Imperialism in the garb of human rights:

Washington seeks to exploit outrage over attack on Pakistani schoolgirl

By Keith Jones
17 October 2012

The Obama administration, the media and Washington’s stooges in Pakistan are seeking to manipulate the outrage over the attempted assassination of 14 year-old schoolgirl Malala Yousafzai to legitimize intensification of imperialist military operations in Afghanistan and Pakistan.

Yousafzai first came to public prominence when, aged eleven, she wrote a blog for the BBC’s Urdu service decrying the Pakistan Taliban’s suppression of female schooling during the period, in the spring and summer of 2009, that they controlled her native Swat Valley.

On October 9, Yousafzai was shot in the head when members of the Tehreek-e-Nafaz-e-Shariat e-Mohammadi, one of the groups that comprise the loosely allied Pakistan Taliban, ambushed the van in which she was travelling home from school. Two other schoolgirls were wounded in the attack.

Yousafzai, who for several days was in a medically induced coma, was transported Monday to England for specialist medical care. According to news reports, the initial evaluation of her British doctors is that she will survive.

Within hours of the October 9 attack, the US establishment and its Pakistani clients were mounting a propaganda offensive, aimed at using the Taliban atrocity to counter the mass opposition to the NATO occupation of Afghanistan in both Pakistan and North America and to condition the public for a fresh military offensive against Taliban-aligned groups in Pakistan.

Obama condemned the Taliban’s actions as “barbaric.” Secretary of State Hillary Clinton denounced “extremists who don’t want girls to have an education and … to speak for themselves.” Americans, she declared, “should be dedicating our efforts to brave young women” like Malala Yousafzai.

While Obama and Clinton publicly posed as defenders of the rights of women and children, a New York Times editorial pointed to the administration’s real agenda—further bloodshed aimed at stabilizing the US’ puppet regime in Afghanistan. “Malala has shown more courage in facing down the Taliban than Pakistan’s government and its military leaders,” said the Times. “The attack was an embarrassment for the Pakistani Army, which has boasted of pushing the Taliban from Swat. … Words only have meaning if they are backed up by actions.”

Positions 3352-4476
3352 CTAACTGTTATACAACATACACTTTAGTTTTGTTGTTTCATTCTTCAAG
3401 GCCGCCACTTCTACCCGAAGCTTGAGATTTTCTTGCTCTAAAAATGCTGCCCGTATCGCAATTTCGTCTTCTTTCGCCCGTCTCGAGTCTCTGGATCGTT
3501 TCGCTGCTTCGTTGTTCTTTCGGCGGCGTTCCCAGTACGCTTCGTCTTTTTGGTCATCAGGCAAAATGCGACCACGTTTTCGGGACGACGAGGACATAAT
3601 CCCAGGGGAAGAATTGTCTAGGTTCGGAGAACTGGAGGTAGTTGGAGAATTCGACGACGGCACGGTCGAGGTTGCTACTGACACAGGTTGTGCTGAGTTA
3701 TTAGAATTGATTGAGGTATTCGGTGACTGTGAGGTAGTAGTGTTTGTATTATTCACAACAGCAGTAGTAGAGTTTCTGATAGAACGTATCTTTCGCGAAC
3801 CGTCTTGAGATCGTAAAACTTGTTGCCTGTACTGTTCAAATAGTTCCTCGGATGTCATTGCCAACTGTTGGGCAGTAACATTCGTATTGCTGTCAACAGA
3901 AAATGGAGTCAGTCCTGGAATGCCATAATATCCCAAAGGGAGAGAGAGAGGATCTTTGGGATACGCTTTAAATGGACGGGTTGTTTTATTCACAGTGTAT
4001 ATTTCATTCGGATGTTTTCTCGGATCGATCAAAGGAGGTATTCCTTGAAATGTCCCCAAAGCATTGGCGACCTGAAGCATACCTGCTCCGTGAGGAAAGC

Pakistan’s military and the government led by the Pakistan People’s Party have mounted a parallel propaganda campaign. The head of Pakistan’s armed forces, General Ashfaq Parvez Kayani, rushed to Yousafzai’s hospital bedside last Wednesday, declaring that the schoolgirl “has become a symbol for the values that the Army is fighting for … an Islamic society based on the principles of liberty, justice and equality of man.”

The next day, Prime Minister and Pakistan People’s Party (PPP) leader Raja Pervez Ashraf and ministers representing all of the PPP’s coalition partners met with Yousafzai’s family at a Rawalpindi hospital. Meanwhile, in a series of editorials, the Dawn, the country’s leading liberal daily, urged the government and military to “make the most” of the popular revulsion against Yousafzai’s attempted assassination by launching military action. “This is not a moment Pakistan can afford to waste,” it declared.

The Taliban’s attack on Yousafzai attests to their reactionary Islamic fundamentalist politics.

That said, the attempt of US imperialism to use the Pakistan Taliban’s murderous assault on Yousafzai to posture as defenders of the rights of girls and women should evoke only disgust and contempt from class-conscious workers and youth.

The moral sensitivities of the US elite are remarkably selective and inevitably correspond with the pursuit of its predatory foreign policy.

Where was the US media outcry when NATO warplanes killed nine young women collecting firewood on a mountainside near Kabul, Afghanistan, an atrocity the US-led occupation forces initially tried to cover up with the claim it had killed insurgents?

Obama invokes the Taliban’s obscurantist views as regards women to muster popular support for his drive to subjugate Afghanistan, yet for decades the US has been the staunchest ally of Saudi Arabia and other Gulf states whose semi-feudal rulers deny women fundamental rights.

Moreover, repeating the modus operandi it used in fomenting opposition to the Soviet-backed regime in Afghanistan in the 1970s and 1980s, Washington is currently arming right-wing Sunni Islamist forces in Syria, including al-Qaeda, through Saudi Arabia and Qatar, plunging that country and potentially the entire region into sectarian civil war.